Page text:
Brand New Key is a trans/queer, alt-bluegrass combo of seasoned musicians from all over the map. Texas natives Amy Moreland (mandolin, vocals) and Jack Kaulfus (guitar, vocals) teamed up in 2013 and began playing as a traditional bluegrass duo. When drummer Jill Csekitz (Fingerpistol) offered to add some acoustic beats to the sound, Brand New Key was born. Since then, upright bass player Julie Shipp (Bitterheart Society) and percussionist Ashley Welch have rounded out the five-piece.
In 2016, Brand New Key produced their first full-length, End of the Story, recorded/mixed/mastered with Ryan Young at Suite 2E Studios, and released on the Crosspick Records label (ran by Crosspick Studio owners, Moreland and Welch). The album is a layered, emotionally rich collection of Americana originals with roots in bluegrass, country, and folk. Brand New Key plays frequently and entertains a multitude of Austin fans with their danceable bluegrass tunes, textured instrumentals, and self-assured songwriting.
Performance is at the heart of Brand New Key. Every gig, we look to put on a great stage show in which we have as much fun as our audiences. Our songs are danceable, singable, and full of light. Our shows are loud (often sweaty) affairs that feature killer mandolin licks, beautiful upright bass solos, and poignant songs that seek to reach even the most die-hard anti-country music fan.
Though we play a genre of music that is traditionally white, male, and heteronormative in story-telling and in ensemble composition, all five of us are activists in the trans, queer, feminist, and anti-racist communities in Austin. Our original songs speak to heartbreak and desire, hard luck and fleeting happiness. They also speak to the struggles of queer people all over the world who face fear and violence every day. We bring passion for equality and gender justice to our songwriting and performance, and clear a way for new audiences to appreciate a very old style of music.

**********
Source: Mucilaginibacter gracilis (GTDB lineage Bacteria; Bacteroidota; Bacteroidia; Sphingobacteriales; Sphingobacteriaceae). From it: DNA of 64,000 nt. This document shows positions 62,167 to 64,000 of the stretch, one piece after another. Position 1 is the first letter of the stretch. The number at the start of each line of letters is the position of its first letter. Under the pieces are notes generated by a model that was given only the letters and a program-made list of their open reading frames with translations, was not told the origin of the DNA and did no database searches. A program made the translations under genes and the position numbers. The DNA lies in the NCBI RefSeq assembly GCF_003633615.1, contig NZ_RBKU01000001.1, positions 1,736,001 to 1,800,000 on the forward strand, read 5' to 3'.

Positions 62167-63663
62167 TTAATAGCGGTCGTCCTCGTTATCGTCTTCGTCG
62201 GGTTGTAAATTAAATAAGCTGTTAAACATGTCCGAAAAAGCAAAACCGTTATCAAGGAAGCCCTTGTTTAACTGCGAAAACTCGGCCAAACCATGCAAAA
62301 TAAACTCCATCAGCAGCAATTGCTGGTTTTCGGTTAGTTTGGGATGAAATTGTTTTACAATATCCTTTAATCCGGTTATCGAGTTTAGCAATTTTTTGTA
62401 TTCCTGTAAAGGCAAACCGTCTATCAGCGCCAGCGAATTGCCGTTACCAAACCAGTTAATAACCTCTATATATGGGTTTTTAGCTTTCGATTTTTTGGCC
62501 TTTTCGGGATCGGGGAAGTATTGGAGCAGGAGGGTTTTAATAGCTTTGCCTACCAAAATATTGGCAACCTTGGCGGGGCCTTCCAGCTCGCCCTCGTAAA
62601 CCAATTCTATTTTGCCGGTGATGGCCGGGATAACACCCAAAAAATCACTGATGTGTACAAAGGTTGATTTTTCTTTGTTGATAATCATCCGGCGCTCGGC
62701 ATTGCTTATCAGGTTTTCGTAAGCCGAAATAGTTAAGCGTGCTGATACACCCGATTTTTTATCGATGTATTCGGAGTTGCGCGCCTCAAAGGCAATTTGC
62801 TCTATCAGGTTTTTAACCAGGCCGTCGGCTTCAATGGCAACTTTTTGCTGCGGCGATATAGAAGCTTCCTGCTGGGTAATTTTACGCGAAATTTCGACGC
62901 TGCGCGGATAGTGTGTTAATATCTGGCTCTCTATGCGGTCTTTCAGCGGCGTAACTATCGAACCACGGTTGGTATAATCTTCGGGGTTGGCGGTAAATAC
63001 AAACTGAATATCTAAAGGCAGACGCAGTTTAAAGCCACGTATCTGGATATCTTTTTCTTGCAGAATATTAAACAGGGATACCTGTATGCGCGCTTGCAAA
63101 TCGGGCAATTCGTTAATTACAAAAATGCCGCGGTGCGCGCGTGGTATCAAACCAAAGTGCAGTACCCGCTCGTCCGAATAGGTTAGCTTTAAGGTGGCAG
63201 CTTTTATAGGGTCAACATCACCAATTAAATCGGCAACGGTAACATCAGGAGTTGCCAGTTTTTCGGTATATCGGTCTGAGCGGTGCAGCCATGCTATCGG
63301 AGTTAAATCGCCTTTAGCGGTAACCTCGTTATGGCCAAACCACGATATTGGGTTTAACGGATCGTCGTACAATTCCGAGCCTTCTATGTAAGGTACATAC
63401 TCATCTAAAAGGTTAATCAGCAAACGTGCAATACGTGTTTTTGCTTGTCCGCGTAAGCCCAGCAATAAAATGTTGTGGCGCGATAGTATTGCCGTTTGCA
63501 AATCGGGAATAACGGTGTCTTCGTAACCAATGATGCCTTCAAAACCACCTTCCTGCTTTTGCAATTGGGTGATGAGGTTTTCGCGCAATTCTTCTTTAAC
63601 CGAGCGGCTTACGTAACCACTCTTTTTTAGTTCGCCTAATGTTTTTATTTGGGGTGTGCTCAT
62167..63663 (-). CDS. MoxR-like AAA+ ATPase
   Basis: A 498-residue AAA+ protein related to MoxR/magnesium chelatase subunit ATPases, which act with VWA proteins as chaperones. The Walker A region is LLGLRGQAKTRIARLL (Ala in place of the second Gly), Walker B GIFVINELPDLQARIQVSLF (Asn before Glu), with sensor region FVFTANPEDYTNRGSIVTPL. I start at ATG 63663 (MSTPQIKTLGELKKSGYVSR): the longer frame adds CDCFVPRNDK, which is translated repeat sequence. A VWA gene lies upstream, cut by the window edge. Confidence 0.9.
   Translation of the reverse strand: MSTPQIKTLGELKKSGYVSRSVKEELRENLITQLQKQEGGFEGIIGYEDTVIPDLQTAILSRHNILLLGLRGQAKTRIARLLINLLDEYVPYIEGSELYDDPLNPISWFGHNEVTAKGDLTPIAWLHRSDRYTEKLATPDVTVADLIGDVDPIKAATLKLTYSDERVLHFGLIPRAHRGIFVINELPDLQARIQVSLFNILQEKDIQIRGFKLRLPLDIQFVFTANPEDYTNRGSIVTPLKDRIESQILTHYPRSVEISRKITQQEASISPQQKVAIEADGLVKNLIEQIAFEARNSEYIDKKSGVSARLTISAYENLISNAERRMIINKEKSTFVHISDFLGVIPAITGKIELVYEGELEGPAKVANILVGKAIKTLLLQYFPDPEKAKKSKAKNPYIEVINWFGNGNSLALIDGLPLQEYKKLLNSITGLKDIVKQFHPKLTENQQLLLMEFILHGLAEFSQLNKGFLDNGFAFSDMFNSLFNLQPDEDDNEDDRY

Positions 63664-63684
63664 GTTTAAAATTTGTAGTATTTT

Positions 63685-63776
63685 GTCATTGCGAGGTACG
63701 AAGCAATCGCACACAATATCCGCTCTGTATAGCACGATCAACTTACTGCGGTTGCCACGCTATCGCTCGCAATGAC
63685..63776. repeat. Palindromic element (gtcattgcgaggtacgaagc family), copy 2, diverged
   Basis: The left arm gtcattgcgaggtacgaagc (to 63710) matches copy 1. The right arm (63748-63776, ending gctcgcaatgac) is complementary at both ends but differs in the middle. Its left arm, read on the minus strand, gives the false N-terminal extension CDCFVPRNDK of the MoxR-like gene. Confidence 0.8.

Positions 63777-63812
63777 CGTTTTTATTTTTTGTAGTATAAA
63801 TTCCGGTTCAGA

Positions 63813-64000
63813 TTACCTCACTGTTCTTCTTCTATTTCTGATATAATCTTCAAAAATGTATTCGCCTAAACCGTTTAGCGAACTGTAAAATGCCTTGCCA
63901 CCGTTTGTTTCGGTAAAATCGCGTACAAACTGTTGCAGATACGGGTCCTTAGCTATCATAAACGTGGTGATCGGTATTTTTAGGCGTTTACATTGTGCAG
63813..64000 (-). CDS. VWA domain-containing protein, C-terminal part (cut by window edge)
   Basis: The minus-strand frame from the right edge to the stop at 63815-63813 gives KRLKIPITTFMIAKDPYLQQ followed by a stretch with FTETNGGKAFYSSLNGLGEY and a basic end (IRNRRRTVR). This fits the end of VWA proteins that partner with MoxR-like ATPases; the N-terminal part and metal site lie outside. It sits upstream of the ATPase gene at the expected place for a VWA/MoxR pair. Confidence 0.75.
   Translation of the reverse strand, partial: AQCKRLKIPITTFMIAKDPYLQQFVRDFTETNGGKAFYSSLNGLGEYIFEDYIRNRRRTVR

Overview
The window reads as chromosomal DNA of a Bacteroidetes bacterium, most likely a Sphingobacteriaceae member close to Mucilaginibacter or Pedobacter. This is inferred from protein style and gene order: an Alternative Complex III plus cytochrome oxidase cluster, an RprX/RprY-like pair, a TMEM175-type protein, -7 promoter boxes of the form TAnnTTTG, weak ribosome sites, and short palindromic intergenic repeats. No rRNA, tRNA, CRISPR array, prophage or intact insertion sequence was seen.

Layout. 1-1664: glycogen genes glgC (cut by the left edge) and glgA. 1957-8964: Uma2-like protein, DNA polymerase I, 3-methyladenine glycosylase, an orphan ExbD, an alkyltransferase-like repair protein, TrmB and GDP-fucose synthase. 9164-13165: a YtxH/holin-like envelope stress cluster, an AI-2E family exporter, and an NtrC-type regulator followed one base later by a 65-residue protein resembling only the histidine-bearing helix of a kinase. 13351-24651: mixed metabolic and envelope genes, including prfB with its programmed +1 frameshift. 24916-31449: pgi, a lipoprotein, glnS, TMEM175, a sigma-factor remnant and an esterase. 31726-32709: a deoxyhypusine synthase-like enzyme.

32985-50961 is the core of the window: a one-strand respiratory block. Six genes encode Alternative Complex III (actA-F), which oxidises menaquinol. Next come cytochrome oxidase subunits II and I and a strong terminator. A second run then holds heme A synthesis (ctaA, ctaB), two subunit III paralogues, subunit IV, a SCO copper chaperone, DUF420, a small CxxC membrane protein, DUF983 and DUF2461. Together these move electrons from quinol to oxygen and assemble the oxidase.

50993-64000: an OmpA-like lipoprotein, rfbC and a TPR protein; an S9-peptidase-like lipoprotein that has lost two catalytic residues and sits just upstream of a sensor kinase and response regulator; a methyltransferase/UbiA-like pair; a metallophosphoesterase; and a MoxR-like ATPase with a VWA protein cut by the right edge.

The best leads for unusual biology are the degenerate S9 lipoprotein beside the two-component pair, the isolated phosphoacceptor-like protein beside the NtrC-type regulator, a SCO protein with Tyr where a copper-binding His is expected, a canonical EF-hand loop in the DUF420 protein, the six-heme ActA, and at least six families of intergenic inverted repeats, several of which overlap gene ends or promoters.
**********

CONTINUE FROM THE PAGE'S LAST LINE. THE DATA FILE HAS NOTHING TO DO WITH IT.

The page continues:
Our cover tunes are special to us because they’re some of our favorite songs by both queer and straight artists. We include Patty Griffin, Gillian Welch and Steve Earle because of their unique perspectives on the south’s complicated past. We know those songs sound different coming from queer musicians, and love to think we’re only adding to an already rich tapestry of outsider art. There are obviously very few out-queer performers in the broad Americana sonic space, so we want to be visible, we want to be loud, and we want to make sure we are having as much fun as we possibly can.